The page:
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Notes from the Farm

Posted 12/4/2007 7:34pm by Leaf Myczack.
I am not the only one confused about what season we are experiencing. The calendar of course says we are in early December, and therefore it should be nearly the season of winter. That would mean wet and cold under “normal” conditions. A time when most plant life is dormant, and the abundant seasonal rain and snow turn the land wet and squishy underfoot, but not so this year.

Probably due to the severity of this year’s drought, many trees and plants went into a seemingly static state. Almost all-new growth stopped, and plants and trees seemed to have allocated themselves the existing minimal ground moisture reserves based solely on survival and not on expanded growth. While a plant’s normal goal is successful reproduction and perpetuation, it usually creates a healthy and vigorous plant before forming the reproductive organs / flowers. It was fascinating to watch a portion of a plant’s foliage die off in order to have enough moisture to form a seed head. Some plants mostly skipped the foliage to concentrate on creating the next generation.

Early into the drought, it became apparent that we would not have enough irrigation water to take care of all of our fruit trees or berry canes through the summer months if the drought deepened. As farm water resource manager, I made the decision to allow some of the fruit trees and berry canes to naturally shut themselves down in response to the drought. My intuition told me to step back from the role of farmer and take on more of the role of scientific observer. I believed that through evolutionary response to the vagaries of weather and climate, that plants would have an appropriate response to soil moisture shortfalls by going dormant. Subsequent plant activity bore out the correctness of my belief.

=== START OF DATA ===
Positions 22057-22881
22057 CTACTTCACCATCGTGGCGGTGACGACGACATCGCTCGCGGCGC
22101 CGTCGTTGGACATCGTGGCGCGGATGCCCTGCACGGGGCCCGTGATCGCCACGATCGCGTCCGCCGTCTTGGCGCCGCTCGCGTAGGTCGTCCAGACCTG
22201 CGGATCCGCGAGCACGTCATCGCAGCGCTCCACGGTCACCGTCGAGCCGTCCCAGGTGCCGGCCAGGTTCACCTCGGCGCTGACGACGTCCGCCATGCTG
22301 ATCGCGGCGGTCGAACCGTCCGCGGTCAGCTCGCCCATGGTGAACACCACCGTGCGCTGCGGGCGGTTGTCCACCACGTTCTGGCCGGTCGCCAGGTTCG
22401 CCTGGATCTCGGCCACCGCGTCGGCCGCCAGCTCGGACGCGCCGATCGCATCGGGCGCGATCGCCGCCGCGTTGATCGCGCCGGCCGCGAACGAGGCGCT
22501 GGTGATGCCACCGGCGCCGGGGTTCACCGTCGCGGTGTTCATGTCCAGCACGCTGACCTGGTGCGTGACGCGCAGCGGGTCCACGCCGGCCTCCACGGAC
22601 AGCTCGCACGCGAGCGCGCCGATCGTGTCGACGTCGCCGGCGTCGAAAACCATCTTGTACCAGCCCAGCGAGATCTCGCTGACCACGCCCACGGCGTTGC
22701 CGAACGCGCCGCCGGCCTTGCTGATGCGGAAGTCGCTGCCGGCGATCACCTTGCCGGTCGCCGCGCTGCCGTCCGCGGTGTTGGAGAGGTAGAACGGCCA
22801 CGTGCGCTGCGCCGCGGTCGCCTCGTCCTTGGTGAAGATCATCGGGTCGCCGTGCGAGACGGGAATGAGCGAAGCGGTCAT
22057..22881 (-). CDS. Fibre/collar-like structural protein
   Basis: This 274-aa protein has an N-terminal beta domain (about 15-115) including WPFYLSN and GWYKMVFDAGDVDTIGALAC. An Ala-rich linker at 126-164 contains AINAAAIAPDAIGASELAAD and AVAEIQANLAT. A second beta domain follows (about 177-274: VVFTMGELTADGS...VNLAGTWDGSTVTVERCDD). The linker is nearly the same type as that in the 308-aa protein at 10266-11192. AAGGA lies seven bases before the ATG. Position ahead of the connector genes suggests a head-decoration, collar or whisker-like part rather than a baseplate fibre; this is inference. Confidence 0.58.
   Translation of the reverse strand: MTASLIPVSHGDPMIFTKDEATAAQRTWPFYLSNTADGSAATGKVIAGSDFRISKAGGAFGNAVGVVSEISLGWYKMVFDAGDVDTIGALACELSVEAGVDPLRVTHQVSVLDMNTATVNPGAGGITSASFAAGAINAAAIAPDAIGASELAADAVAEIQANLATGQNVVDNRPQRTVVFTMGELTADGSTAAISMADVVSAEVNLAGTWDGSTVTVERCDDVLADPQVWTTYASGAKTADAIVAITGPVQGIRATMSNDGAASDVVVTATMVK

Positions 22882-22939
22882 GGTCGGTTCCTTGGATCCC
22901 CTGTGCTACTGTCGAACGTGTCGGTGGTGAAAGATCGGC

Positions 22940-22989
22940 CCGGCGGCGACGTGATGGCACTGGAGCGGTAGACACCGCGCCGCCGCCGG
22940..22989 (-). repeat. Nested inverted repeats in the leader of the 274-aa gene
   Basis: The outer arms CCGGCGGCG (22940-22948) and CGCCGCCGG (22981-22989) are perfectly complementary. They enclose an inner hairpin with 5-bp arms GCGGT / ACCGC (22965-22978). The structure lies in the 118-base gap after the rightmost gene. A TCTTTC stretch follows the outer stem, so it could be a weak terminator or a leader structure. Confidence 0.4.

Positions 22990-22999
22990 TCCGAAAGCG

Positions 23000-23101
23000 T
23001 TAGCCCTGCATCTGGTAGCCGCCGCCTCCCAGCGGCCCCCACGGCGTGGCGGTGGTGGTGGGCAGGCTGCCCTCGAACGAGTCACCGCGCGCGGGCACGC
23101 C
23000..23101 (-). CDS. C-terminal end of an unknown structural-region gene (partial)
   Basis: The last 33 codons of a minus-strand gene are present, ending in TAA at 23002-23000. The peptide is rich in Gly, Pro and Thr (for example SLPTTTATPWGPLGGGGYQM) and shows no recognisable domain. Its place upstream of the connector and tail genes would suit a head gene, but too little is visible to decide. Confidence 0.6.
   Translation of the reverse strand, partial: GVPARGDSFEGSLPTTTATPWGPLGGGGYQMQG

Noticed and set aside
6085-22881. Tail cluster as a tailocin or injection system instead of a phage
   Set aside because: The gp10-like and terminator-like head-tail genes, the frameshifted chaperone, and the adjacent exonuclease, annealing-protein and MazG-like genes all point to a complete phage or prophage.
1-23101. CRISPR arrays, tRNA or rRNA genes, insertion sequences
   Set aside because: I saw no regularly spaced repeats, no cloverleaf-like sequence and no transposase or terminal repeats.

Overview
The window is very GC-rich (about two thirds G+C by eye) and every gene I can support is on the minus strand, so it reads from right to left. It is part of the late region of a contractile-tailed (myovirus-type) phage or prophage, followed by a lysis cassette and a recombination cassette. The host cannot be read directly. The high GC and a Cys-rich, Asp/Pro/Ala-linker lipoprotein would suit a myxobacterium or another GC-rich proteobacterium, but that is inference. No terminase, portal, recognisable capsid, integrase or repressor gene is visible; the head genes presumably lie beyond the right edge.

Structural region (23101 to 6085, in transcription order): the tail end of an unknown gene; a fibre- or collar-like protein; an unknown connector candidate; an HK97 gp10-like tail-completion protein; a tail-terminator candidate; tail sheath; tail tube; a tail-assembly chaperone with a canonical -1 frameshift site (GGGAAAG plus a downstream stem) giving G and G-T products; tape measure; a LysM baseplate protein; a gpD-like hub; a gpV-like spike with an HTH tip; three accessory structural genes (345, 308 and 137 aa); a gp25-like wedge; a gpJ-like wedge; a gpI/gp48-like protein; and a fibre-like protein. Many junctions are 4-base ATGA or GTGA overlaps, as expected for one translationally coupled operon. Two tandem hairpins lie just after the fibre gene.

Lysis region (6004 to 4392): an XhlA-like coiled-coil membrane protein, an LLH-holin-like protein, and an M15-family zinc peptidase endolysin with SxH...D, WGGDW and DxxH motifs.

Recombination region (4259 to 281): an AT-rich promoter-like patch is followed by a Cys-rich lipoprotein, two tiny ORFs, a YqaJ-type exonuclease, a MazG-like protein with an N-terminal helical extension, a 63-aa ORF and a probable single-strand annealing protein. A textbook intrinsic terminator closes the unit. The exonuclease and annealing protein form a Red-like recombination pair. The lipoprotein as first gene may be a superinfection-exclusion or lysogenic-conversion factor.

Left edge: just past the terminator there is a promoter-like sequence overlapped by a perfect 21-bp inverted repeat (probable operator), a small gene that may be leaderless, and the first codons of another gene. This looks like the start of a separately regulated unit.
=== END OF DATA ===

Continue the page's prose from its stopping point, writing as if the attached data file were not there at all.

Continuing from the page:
However, when we entered a cycle of more regular rainfall beginning on October 19th, a strange phenomenon occurred. Responding like desert flowers to a rare rainfall, plants and trees sprang “awake” and began to exhibit new growth even though the normal growing season was supposedly winding down based on the shorter daylight hours available. Warmer and wetter than normal weather during the month of November fostered this late season growth spurt. Our rose bush next to our farm sign acted like it was spring and produced big red roses in time for Thanksgiving. The methley pear trees are still leafed out at the ends of branches and they exhibit the pale green tips of unfolding new growth. They seem oblivious to the occasional frosty night.

In a protected niche behind the greenhouse, purple salvia merrily bloom forth at the same time that paper-whites are pushing up slender leaves. Other plants are burned to a dead crisp by the icy death grip of a hard freeze, while some saplings seem reluctant to yield their leaves, as do some of the mature trees nearby. It is as though the summer growth cycle was suspended for a couple of summer months, and then rescheduled for the fall months. Plants from different seasons are growing at the same time, when normally their growing paths would never cross.

While plants may have evolutionary response mechanisms that work to protect them, it would appear that a combination of extreme weather anomalies this year has disrupted the once normal seasonal transitions of many species. As farmers, we must learn how to successfully operate within these new and unique climate gyrations. As part of a sustainability-teaching farm, we are ready to share what we learn with those who seek information on weathering these new agricultural challenges.